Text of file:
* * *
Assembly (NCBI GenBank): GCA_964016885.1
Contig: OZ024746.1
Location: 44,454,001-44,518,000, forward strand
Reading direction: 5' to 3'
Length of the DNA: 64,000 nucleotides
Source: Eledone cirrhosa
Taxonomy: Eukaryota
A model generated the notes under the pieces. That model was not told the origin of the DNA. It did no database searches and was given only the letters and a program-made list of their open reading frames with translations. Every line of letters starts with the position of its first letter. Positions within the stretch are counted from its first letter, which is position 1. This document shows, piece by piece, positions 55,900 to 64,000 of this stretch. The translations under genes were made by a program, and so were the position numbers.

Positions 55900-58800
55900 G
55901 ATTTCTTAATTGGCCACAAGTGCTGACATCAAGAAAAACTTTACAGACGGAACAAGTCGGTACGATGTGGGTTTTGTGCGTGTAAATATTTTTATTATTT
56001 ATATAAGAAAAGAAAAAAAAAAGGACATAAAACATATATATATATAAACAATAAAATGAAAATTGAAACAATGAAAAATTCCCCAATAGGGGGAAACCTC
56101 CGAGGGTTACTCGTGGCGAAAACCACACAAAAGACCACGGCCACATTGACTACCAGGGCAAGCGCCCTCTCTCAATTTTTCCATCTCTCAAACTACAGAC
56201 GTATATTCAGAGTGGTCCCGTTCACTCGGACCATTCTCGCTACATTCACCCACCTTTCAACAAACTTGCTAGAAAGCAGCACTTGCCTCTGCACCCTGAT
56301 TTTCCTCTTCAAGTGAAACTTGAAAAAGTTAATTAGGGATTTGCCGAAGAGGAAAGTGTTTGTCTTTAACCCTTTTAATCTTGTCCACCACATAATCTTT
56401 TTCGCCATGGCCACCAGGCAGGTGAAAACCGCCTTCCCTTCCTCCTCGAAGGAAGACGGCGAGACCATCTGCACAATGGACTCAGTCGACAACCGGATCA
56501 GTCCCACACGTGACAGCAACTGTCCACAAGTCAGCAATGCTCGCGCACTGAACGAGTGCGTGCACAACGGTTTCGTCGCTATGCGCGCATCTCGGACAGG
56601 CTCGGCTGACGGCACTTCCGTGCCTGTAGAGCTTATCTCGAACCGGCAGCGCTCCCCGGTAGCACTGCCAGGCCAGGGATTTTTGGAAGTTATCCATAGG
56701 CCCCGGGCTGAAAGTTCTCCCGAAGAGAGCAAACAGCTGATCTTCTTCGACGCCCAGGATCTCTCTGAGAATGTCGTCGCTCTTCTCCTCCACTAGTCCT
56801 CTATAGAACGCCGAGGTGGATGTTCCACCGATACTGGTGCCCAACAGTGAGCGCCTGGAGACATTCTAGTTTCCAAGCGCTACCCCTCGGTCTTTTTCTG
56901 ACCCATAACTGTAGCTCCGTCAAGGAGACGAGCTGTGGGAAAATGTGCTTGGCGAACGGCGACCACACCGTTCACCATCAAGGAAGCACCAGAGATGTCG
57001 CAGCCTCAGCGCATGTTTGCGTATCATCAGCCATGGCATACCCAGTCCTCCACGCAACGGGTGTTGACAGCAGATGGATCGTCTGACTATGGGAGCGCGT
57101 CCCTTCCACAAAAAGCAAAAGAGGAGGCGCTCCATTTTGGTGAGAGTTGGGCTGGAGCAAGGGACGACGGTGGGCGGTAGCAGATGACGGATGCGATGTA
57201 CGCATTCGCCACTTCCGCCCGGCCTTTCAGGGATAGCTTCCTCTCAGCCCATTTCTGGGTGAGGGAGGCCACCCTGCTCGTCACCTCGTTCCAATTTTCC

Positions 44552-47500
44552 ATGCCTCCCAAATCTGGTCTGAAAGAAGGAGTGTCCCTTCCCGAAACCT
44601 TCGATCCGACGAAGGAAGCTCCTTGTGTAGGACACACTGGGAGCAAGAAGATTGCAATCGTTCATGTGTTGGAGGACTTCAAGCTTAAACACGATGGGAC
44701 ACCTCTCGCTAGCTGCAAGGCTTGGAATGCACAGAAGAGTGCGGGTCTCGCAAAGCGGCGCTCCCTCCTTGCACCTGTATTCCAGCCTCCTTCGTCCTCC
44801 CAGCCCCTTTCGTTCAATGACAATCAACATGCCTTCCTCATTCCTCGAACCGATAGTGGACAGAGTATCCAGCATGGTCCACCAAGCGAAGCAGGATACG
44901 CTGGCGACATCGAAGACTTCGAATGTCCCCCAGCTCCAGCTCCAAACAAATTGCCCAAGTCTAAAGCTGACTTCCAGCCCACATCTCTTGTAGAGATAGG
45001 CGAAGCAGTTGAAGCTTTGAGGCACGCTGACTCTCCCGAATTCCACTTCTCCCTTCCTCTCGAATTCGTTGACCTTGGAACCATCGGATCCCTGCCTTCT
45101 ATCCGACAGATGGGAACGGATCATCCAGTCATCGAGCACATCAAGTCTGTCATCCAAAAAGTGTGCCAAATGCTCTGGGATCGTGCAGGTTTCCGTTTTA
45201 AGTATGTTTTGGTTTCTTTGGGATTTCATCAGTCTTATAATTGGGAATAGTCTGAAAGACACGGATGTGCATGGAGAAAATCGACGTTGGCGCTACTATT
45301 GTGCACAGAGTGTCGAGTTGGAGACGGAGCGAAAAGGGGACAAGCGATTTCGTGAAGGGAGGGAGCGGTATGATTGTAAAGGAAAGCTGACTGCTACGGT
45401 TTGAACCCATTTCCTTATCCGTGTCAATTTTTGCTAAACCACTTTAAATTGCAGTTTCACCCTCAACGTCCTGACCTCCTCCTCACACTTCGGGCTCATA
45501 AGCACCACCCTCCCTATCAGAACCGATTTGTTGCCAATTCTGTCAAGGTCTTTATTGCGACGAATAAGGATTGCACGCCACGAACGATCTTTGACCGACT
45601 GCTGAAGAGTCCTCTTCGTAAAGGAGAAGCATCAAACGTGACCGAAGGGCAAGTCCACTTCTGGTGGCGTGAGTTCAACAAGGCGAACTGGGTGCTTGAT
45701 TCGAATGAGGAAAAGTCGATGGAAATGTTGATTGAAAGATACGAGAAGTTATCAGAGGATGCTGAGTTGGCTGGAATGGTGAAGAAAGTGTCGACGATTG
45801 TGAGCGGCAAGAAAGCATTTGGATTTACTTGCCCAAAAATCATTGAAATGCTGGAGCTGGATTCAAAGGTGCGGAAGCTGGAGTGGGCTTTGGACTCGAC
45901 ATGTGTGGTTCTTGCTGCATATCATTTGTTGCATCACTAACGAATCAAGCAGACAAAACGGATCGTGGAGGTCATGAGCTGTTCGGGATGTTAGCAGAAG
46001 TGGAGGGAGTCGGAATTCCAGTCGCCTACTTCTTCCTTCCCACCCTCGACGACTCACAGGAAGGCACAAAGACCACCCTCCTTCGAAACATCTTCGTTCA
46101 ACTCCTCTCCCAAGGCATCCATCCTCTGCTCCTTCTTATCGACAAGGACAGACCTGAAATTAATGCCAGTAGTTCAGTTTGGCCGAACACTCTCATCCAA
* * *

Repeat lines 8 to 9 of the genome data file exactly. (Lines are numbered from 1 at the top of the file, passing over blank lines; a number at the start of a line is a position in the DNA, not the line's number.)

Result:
A model generated the notes under the pieces. That model was not told the origin of the DNA. It did no database searches and was given only the letters and a program-made list of their open reading frames with translations. Every line of letters starts with the position of its first letter. Positions within the stretch are counted from its first letter, which is position 1. This document shows, piece by piece, positions 55,900 to 64,000 of this stretch. The translations under genes were made by a program, and so were the position numbers.

Positions 55900-58800